Thursday, November 04, 2010

Thursday Thoughts: The illusion

As often with illusions, you don't really realize its effect except when you've already been deluded. However, you often emerge with some greater knowledge and a cursor or two so as not to fall for it again. It is often annoying when you first realize it, and you always go over the events and desperately try to figure how you have come to fall under its spell. The problem with illusions is that they are often really nice when you're in them; you bask in whatever world they create and the nostalgia they generate is quite intoxicating. Whilst living in such phantasmagorical world, life seems a lot better, existence happier and you start to believe in notions that you have discredited in the past. It quite the experience and although I do not encourage living in an illusion, I do recommend that you try one if ever so briefly. Well, I bet you will actually fall for a couple of them in your lifetime. So, when you do, take it for what it is, enjoy it, savor it and then simply let it go when you realize you have been tricked. Don't lament it or feel stupid because you have fallen victim for it, but instead be proud that it was you who came out victorious. For an illusion is only successful if it lasts.

She was reluctant to own up to the fact that she was disillusioned; that for almost two years of her life she had bought into a concept that was false. Her pride wanted her to believe in its authenticity, but try as she might, her mind refused to give way to illogical conclusions based on unsubstantiated concepts and flimsy evidence. What made her even more reluctant was that she was the one who created this illusion all by herself, unaided or egged on by any one or any circumstance. For the first time in her life she felt vulnerable and stupid; such a sucky notion, she thought. However, one day she read a line that made it all come clear "If something fades from existence without any real remnants then it is possible that it had never really existed."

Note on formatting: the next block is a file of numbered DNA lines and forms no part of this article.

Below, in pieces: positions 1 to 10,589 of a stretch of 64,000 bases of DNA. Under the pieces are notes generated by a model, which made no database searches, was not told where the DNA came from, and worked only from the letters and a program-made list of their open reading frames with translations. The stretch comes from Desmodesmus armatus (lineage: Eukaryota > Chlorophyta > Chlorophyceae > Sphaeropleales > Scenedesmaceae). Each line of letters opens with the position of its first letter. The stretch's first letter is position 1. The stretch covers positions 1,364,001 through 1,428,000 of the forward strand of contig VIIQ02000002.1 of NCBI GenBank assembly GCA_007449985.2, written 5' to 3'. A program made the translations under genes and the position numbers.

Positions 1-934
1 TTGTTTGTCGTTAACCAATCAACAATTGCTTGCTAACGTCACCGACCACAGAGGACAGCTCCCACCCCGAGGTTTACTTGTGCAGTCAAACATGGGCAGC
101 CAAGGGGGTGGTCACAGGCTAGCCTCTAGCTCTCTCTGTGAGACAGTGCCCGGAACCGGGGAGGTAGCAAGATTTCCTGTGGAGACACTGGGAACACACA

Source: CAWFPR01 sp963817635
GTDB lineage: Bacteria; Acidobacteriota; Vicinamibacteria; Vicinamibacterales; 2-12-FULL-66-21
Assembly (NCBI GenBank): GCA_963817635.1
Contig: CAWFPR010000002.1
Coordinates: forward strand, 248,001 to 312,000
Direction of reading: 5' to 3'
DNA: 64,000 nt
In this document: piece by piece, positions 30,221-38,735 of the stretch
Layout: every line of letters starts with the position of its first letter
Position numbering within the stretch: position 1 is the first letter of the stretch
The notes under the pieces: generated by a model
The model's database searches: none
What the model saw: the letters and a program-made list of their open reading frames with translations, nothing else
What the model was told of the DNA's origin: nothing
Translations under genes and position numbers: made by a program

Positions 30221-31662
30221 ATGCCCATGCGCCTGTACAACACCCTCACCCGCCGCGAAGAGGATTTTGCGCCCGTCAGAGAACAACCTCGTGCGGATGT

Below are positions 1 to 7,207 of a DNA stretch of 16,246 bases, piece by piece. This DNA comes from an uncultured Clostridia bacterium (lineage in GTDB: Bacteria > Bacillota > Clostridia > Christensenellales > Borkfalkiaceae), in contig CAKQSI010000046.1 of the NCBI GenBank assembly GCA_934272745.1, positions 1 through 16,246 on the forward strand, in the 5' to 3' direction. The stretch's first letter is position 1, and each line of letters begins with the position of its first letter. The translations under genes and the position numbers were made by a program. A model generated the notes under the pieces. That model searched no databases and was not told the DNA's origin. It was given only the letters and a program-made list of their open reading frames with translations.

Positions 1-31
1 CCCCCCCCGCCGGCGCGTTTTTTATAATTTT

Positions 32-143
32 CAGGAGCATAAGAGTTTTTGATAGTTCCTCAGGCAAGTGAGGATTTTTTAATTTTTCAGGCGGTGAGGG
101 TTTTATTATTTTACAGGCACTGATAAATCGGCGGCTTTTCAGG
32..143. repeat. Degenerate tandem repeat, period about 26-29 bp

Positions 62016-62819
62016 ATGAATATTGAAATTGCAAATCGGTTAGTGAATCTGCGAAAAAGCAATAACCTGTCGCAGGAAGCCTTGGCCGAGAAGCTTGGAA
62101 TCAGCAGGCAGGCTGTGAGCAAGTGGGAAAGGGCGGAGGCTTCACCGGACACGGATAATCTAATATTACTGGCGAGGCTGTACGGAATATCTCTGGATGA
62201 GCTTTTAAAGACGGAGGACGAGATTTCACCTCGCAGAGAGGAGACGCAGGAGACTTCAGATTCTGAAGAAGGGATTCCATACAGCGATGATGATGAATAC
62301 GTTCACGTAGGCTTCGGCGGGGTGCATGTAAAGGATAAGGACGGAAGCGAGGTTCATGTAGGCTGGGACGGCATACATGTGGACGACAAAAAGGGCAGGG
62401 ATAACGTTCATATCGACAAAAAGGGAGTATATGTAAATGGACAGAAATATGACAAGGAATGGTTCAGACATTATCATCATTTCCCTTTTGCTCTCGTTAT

However, she was incapable of surrendering completely to that notion, since others, more knowing, have acknowledged the existence of that which does not remains. The complete annihlation of one thing doesn't automatically imply its nonexistence. The possibility of its existence remains as the possibility of its none-existence. As she had come to realize, life is not mutually exclusive; the negation of one doesn't mean the affirmation of the other. Conflicting thoughts came to her on intervals, everytime she would convince herself of one notion; someone or something comes to destroy her newborn conviction, forcing her to start from the utmost beginning.

Controversial issues are often delightful to discuss and think about in the abstract sense, but when these issues become personal, it's often hard to view them in an objective light. Yet, some question the significance of objectivity. They say objectivity, in pure form, contradicts human nature. Objectivity can not be achieved as long as we remain human; and since transcending the human state is impossible, then objectivity in its pure form is deemed impossible. So, maybe subjectivity is the holy grail; maybe through applying subjectivity to an unidentified concept, we can reach not only some form of the truth, but some form of an inner[more personal] truth. Indeed, through this method, the generalization of the findings will not be feasable, but a probable solution to one's specific problem is possible.

So, she thought, by applying the concept of subjectivity to her current situation, the illusion is threatened. In fact, through subjectivity the illusion dissipates and instead becomes an inherent reality incapable of being refuted. Her own individual experience becomes the only kind of evidence that is needed to confirm, not only the death of the illusion, but also the rebirth of reality. The situation ceases to be distant and incomprehensible, but relevant and encompassing.

Yet, if the concept is applied to any illusion, we risk living in an illusioned world, whose existence is supported by our own rationalization. However, this is negated from the first instance through one's own realization of the possibility of the existence of an illusion. It is safe to say that someone who's self aware and self questioning will find it easy to realize an illusion from the start. Others who won't will not even realize that they live in an illusion, making the point moot.

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